Guest Blog Post written by Francisco Preusche during TBLI CONFERENCE™ LATIN AMERICA 2015. Views and opinions are that of the writer and are not the official views of TBLI CONFERENCE™.
“Things that are not measured just don’t happen”.
Regardless of what kind of impact initiative you are working on, whether it is an ESG improvement project, a social enterprise start-up, or any other initiative related to improving a social and/or environmental situation, metrics are essential.
The question is: should we have a unique standardized approach for such projects?
In order to analyze this question, allow me to divide the existing and future impact projects into two categories: start-ups, and mature businesses. Even though in both categories we can find very different industries, and business models, there is one thing that binds each group together:
- Aside from its difficulty, in a mature business, we can usually quantify externalities, and then understand the cost of internalizing them in order to be able to put a financial value to each metric. Why do I say this is possible? Because the business model is already working, its externalities are already there, and alternative business models against which to do a benchmark usually exist.
- On the other hand, though start-ups usually have a business plan, this plan almost never becomes a reality due to the fact that either the context changes or the entrepreneur understands new barriers or better ways to achieve his goal. So defining the project’s externalities is something quite sensible to do (you don’t want to neither overpromise, nor to underestimate), because you don’t know yet if you are going to really follow the path drawn by your business model, and even less you don’t know the surrounding society and/or environment is going to react.
Having made this differentiation, I wanted to share a couple of thoughts/recommendations and questions for each category that stayed in my mind after this wonderful panel I attended:
- When communicating a business’ impact, metrics should be consistent on whether they reflect a relative or absolute value. Why? Simple. If not consistent we could relativize a positive metric in order to make it look huge, while showing the absolute value of a negative one that seems small, but that could be the worst value when benchmarked, or vice versa.
- The metrics should include the big picture in every sense, otherwise we could mistake positive with negative impact. How?
Well, a possible mistake could be that a company develops a local service provider, but what would be the real sign of that impact if for every new job created in the local community, two jobs were lost on the neighboring community? Metrics should avoid making this historical mistake the result is actually in a joblessness transfer, not in a genuine job creation.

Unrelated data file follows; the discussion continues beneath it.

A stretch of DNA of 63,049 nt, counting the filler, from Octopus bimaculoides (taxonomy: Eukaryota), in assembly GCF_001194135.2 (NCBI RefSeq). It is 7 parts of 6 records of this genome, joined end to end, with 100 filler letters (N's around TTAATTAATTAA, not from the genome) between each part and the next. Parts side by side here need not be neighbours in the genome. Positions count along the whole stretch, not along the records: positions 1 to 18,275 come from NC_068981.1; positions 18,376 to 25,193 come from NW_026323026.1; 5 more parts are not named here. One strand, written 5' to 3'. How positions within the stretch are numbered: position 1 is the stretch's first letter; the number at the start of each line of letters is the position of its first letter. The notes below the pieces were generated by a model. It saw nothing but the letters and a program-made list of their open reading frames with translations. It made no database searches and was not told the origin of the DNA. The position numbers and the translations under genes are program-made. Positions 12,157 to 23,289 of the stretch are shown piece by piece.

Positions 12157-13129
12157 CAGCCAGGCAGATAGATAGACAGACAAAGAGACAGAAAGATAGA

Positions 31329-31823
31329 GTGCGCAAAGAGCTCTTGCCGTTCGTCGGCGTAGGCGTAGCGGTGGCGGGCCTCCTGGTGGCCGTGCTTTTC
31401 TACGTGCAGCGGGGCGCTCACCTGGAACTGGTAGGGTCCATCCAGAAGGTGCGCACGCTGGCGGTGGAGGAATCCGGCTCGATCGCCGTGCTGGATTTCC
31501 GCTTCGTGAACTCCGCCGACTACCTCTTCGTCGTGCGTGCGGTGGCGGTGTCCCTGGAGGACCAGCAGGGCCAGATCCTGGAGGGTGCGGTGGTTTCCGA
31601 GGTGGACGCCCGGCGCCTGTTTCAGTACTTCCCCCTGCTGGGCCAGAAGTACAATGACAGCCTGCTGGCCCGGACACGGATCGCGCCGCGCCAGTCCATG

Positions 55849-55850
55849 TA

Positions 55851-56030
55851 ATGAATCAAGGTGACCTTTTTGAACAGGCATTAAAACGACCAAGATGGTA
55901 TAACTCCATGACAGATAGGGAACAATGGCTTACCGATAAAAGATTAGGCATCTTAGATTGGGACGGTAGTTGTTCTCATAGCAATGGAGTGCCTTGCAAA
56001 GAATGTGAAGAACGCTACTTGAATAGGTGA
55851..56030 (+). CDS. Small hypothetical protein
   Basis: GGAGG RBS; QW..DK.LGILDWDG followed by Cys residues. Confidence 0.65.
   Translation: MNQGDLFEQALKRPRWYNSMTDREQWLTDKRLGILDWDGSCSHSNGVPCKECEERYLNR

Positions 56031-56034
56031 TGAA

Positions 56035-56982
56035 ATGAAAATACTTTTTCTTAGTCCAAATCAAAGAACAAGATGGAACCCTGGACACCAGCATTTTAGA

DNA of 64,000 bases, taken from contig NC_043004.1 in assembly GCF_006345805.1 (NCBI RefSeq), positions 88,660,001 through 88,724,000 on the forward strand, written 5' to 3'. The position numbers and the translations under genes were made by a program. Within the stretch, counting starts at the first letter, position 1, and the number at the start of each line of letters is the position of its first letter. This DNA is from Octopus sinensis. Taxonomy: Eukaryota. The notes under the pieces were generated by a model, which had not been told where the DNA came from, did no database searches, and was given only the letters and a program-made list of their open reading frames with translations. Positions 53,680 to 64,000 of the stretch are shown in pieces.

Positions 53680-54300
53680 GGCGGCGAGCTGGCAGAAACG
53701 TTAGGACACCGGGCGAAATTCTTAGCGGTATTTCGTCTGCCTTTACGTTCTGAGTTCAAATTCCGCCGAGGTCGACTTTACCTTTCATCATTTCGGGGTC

- Questions & related beliefs:
- Should there be one unified standard for mature businesses?
I don’t believe there should be, especially when comparing two companies in different industries (i.e. extractive and consumer goods). I personally think that if there is a unified standard, we will be comparing oranges with apples.
- Will a standardized adoption improve the current situation?
I think it is necessary, but not sufficient. If not done, then how can we improve what’s not measured I believe that even if some auditing system were set in place, real improvement wouldn’t be an obvious outcome. I think creating such a structure will move us one step further to where we need to go, but the rest of this journey will depend on global consciousness and commitment.
- In my prior job in operations consulting & implementation) we had, as the “first amendment”, enough analysis to make a decision. We were not paid for nice colorful analysis; our job was to get results, to improve the base line. So once a problem was identified, and the possible solutions assessed from a relative perspective among them, risks contemplated, and simple but effective metrics put in place, then we simply engaged. Whether that impact was going to give a 10 or 12 extra units per day didn’t matter at the starting point. The only thing that mattered was that genuine improvement was on its way
- Developing new metrics is like learning a new language – you first learn the basics in order to make sure that you understand others, and that they understand you, once you are there, you start a refining process.
- Questions & related beliefs:
- Do all the so called Impact investors truly understand our place in this industry?
Sometimes, when talking to Social entrepreneurs, I get the feeling that not all Impact Investors do. Please comment below if you do not agree, but I understand that, except for some particular projects, almost everything is yet to be discovered, and therefore what the industry needs is belief from the investors’ side. They should understand that, due to the fact that we are talking about innovation, we can’t be certain how a project’s surrounding context is going to react. Please, do not miss interpret this either. I am not saying close your eyes and give your money away to the entrepreneur, I am just suggesting that investors also assess when the analysis done is enough to make a decision.
As a final global thought on the subject I wanted to say that metrics are:
- Intended to be at service of the project/company not the other way around (is the project about measuring, or is measuring a tool)
- Easily misleading when not consistent (relative vs absolute values)
- Essential for improvement to be achieved (how can we navigate without tools? – “Things that are not measured just don’t happen”)
To view more photos from TBLI CONFERENCE™ LATIN AMERICA 2015 please click here.